A theatre producer in Pakistan has been tackling cultural taboos with the first ever performance in the country of The Vagina Monologues.
Some Pakistani women were appalled by the show - but others felt "empowered"
The monologues - written by Eve Ensler - were staged in Islamabad by producer Nighat Risbi in an initiation-only show.
Ms Risbi said the show, which features three women talking about their vaginas and is split into sections such as "If your vagina could talk, what would it say?" and "The Little Coochi Snorcher That Could," had received a "mixed reaction."
"I think a lot of people were outraged," she told BBC World Service's Everywoman programme.
"A couple walked out saying 'why can't we use other parts of a woman's body apart from the vagina.'
"Some actually said that it felt good and empowering to be able to use the word without any shame and worry, and not having to look over your shoulder to see if somebody had heard you."
Ms said that she had noticed this "empowering" feeling had affected a great number of the audience.
"We've had an emotional roller-coaster ride, along with the cast, throughout the performance, which was very overwhelming for us - even for those on the stage - to see," she stated.
And she added that the monologues had been a huge culture shock in a sexually conservative country.
"In Pakistan the way we are raised - the way I was raised - we are always taught not to be proud of our bodies," she said.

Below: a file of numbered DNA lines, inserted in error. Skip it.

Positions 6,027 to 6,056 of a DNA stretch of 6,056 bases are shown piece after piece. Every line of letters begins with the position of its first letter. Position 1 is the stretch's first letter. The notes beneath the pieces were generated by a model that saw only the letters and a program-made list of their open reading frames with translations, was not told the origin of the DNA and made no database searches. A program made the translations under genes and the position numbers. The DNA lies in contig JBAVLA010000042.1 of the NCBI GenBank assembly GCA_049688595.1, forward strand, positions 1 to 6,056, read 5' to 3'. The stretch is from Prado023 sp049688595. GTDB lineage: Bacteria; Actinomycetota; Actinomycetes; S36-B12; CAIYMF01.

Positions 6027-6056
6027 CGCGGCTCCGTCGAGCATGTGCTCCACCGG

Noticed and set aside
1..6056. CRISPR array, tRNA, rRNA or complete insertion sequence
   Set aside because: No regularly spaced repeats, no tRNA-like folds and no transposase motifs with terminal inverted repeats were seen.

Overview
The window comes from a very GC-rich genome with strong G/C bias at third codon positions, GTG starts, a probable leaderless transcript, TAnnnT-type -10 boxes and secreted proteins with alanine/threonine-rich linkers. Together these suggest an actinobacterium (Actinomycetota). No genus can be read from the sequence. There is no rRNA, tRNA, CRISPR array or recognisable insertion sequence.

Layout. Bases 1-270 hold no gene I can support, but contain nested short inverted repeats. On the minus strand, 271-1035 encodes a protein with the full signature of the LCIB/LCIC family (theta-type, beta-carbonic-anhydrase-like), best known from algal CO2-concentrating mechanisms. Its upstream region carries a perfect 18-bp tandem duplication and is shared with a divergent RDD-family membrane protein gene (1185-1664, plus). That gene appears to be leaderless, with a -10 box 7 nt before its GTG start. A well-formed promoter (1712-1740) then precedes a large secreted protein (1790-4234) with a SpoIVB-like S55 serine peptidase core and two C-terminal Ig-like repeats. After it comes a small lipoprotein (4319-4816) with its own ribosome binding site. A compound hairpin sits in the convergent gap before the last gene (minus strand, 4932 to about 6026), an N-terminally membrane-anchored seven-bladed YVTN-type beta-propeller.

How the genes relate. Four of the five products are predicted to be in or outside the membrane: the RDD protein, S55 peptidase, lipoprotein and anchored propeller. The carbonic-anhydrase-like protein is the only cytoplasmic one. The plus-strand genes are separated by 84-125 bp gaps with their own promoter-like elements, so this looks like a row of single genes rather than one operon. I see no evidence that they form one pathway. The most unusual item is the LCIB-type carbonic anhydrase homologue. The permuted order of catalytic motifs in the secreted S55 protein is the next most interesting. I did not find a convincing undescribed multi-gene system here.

The show is always performed by three actresses
"We are always taught not to walk straight, we are always taught not to be uncovered, because it's part of the culture, part of the conditioning.
"You grow up feeling very conscious of your body parts and your shape and your size, and what you feel about yourself - your body is never discussed."
Ms Risbi added that she had found staging the monologues had continued her own personal development as well.
"I only discovered so much about my own person, my own body, a few years ago in my life. That was also through a very self-taught process," she said.
"We are taught not to be vocal about our sexuality."
Panic and terror
Eve Ensler, the writer of the monologues, stressed that Pakistan's reaction was similar to the one the show had received around the world.
"It doesn't matter what city, what country I've gone to, there's been incredible outrage,"
Ensler says the show receives the same reaction around the world
"And then what happens is that suddenly people realised how great it is to be talking about vaginas.
"But there's always that initial panic, and terror, and desire to shut things down when the word is mentioned anywhere."
Ensler added that fear of the vagina was universal, and something she hoped her monologues would continue to open people's eyes to.
"I think it's exactly the same situation in the West," she said.
"Our relationship to our bodies is very disassociated and disconnected - I think there's just different masks and different disguises for that disassociation."